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Posts Tagged ‘portugal’

Photo: Jessica Lustig.
Jessica Lustig, left, and Lesley Friedman Rosenthal, part-time Berkshires residents, went to Portugal to greet students, faculty and family from the Afghanistan National Institute of Music. Thanks in part to their efforts, the school was rescued and is resettling in Portugal, along with its founder and director, Dr. Ahmad Sarmast, center.

There are still small community newspapers that are doing actual reporting. Not where I live, where the the “local” paper mostly republishes content from a chain headed up by USA Today. It’s been so bad for so long, a group of community leaders is raising money for a nonprofit local newspaper such as we’ve begun to see around the country.

But I digress. Today’s Berkshire Eagle article is not a local story but I am not sure it would have happened if the reporter had not taken the time to interview local people.

Felix Carroll wrote that from a home in Otis, Massachusetts, “a daring, dangerous, complicated and ultimately successful rescue effort was coordinated beginning last August. …

“The denouement came on Dec. 13, when a community of school children from the Afghanistan National Institute of Music (ANIM) landed in Lisbon, Portugal — to safety, freedom and a future far afield from one that would have demanded their silence.

“Lesley Friedman Rosenthal, a part-time resident of Otis, was in Portugal to greet them. So was Jessica Lustig, a part-time resident of Great Barrington.

“ ‘It was remarkable to watch the young music students, their faculty and families come off the plane,’ said Rosenthal, president of the United States-based Friends of ANIM. ‘These 273 individuals, whose names, birth dates and national ID numbers I had helped work through so many lists for government agencies, and about whose lives and safety I had been so concerned in the past four months, suddenly appeared before us, with a look on their faces I can only describe as hopefulness.’

“Rosenthal and Lustig make up two-thirds of the board members of Friends of ANIM, the charitable group that, beginning in 2016, has supported the school, the first and only music academy in Afghanistan’s capital, Kabul.

“The school, which was inaugurated in 2010, had gained international fame for teaching Afghan and Western music to a co-ed student body against the backdrop of threats from the Taliban, the militant Islamist regime that had prohibited nonreligious music outright when it led Afghanistan from 1996 to 2001.

“The third member of Friends of ANIM is the school’s founder and director, Dr. Ahmad Naser Sarmast, who still suffers the physical effects following a Taliban attack on his school in 2014.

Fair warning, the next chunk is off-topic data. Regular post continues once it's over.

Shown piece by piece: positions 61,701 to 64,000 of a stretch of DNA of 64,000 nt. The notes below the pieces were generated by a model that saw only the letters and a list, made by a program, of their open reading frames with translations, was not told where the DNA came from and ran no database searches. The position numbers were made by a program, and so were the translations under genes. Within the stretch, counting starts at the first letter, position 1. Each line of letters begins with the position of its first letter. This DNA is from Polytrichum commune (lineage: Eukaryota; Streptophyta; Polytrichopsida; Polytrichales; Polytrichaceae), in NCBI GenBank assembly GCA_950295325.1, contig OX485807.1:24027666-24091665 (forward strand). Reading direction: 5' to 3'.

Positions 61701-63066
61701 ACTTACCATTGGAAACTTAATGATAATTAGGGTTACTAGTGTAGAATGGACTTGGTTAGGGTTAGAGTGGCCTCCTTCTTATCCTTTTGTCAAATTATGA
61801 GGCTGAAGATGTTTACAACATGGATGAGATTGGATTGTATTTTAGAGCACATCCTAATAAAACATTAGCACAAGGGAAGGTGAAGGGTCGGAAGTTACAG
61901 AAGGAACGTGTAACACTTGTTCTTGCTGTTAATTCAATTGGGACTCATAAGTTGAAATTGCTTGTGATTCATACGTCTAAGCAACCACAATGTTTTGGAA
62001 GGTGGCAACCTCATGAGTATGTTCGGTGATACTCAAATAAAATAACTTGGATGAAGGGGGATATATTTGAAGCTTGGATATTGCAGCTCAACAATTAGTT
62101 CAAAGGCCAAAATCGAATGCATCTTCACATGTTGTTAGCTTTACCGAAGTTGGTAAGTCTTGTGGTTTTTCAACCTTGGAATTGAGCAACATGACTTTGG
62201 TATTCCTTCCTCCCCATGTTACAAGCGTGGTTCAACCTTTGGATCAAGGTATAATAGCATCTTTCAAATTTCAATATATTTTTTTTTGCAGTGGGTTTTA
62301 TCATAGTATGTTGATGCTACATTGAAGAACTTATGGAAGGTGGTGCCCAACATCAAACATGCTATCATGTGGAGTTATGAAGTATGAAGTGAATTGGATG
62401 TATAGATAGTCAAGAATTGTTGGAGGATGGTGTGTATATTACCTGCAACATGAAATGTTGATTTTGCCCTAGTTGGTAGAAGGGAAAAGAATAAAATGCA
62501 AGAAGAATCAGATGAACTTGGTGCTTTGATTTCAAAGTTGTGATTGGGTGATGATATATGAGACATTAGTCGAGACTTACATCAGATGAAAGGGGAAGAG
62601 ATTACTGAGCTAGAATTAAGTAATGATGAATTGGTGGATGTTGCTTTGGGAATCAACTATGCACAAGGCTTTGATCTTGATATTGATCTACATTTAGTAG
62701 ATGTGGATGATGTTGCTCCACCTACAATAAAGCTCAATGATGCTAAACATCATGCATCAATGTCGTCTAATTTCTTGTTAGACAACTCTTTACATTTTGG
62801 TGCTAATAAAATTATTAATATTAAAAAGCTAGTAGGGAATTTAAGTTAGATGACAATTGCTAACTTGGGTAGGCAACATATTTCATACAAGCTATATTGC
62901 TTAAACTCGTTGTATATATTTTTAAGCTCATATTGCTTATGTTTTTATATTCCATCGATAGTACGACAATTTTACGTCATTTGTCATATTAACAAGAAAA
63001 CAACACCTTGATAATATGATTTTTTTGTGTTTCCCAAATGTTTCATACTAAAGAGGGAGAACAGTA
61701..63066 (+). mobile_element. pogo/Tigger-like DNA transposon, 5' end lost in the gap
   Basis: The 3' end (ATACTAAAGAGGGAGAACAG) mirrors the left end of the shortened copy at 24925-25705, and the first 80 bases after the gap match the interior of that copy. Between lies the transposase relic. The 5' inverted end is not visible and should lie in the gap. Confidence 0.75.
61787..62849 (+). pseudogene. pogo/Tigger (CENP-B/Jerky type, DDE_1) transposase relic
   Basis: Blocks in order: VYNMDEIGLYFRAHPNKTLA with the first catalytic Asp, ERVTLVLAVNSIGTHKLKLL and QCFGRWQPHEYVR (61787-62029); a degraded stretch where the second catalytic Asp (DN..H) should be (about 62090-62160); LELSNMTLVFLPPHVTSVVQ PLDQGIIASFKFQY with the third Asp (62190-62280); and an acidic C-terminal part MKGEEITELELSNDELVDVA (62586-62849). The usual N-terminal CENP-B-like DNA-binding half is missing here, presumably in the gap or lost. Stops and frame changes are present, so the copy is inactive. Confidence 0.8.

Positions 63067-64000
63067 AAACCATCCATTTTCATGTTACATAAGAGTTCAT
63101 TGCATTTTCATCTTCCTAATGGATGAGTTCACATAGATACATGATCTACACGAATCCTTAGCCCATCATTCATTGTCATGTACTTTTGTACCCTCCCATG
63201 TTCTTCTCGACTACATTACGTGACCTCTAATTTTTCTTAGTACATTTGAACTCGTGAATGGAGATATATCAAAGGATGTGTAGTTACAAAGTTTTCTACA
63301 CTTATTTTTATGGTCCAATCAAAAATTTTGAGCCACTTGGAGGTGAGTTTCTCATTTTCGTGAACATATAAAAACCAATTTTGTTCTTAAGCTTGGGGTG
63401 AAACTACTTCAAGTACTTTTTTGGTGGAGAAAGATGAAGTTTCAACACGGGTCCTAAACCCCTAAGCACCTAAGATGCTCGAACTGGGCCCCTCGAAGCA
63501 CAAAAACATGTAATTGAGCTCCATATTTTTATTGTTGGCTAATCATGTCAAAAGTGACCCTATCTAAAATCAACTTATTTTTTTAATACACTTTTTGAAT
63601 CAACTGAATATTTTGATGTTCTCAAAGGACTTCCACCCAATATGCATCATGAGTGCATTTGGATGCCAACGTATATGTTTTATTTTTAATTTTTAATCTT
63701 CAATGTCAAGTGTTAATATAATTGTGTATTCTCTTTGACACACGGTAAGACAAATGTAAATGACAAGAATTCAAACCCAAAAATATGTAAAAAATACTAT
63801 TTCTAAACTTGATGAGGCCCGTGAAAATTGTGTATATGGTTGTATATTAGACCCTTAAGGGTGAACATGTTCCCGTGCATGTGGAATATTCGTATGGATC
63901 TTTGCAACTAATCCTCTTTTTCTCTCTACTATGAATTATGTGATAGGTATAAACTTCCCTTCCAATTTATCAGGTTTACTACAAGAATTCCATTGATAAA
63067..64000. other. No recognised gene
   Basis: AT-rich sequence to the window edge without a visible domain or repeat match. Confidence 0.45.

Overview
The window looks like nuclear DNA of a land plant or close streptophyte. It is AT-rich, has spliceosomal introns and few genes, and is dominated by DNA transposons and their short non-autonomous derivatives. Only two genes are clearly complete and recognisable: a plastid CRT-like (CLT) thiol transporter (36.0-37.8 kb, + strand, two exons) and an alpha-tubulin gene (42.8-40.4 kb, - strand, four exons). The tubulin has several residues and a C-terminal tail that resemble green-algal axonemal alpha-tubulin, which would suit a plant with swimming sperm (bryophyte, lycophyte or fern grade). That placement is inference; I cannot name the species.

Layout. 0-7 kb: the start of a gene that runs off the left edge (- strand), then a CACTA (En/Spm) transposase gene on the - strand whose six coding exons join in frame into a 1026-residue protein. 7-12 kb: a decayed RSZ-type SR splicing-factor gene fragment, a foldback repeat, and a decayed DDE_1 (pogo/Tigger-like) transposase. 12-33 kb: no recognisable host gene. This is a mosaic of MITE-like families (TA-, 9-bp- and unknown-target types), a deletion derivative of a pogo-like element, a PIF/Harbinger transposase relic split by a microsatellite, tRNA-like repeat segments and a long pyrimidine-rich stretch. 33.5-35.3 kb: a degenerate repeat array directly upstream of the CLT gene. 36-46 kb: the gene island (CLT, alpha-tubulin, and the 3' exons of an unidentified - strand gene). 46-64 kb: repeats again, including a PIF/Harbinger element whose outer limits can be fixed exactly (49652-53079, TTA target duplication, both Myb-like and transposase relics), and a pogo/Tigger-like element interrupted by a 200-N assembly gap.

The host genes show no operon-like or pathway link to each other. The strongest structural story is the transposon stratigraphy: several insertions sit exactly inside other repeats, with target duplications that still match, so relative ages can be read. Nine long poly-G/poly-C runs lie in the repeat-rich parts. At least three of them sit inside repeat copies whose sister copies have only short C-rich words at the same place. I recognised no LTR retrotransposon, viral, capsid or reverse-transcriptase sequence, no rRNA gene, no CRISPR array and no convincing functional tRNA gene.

“The philanthropic efforts of Friends of ANIM took a dramatic turn in August upon the withdrawal of U.S. military troops in the country and the ensuing consolidation of control by the Taliban.

“Rosenthal, who serves as chief operating officer of The Juilliard School, the performing arts conservatory in New York City, and Lustig, the founder of a New York City-based publicity, advocacy and consulting business, engaged in round-the-clock efforts to assist Dr. Sarmast in rescuing the school.

“They reached out and received the support of political leaders, military veterans, academics, and artists, including local musicians Yo Yo Ma and Emanuel Ax.

‘It became clear, just in a matter of days, that the only way to salvage the school was to actually do a mass evacuation and airlift of the entire school community,’ Rosenthal said.

“In the meantime, videos began surfacing of Taliban members making a public show of destroying musical instruments. The Taliban had taken over the school campus. …

“News reports from Kabul told of how seven busloads of people associated with the school were left waiting at the airport for 17 hours, unable to board their plane amid fears of a terrorist attack. With that in mind, the evacuation efforts became less conspicuous; the efforts moved more slowly and comprised waves of smaller groups.

“In the end, the evacuation consisted of five airlift flights of 273 school members (including students, staff and immediate family) over a six-week period from Oct. 2 through late November.

“The first stop was Doha, in Qatar, whose government provided shelter and helped negotiate with the Taliban to ensure safe passage. Then, the school community flew on Dec. 13 to Portugal, where they have been offered asylum.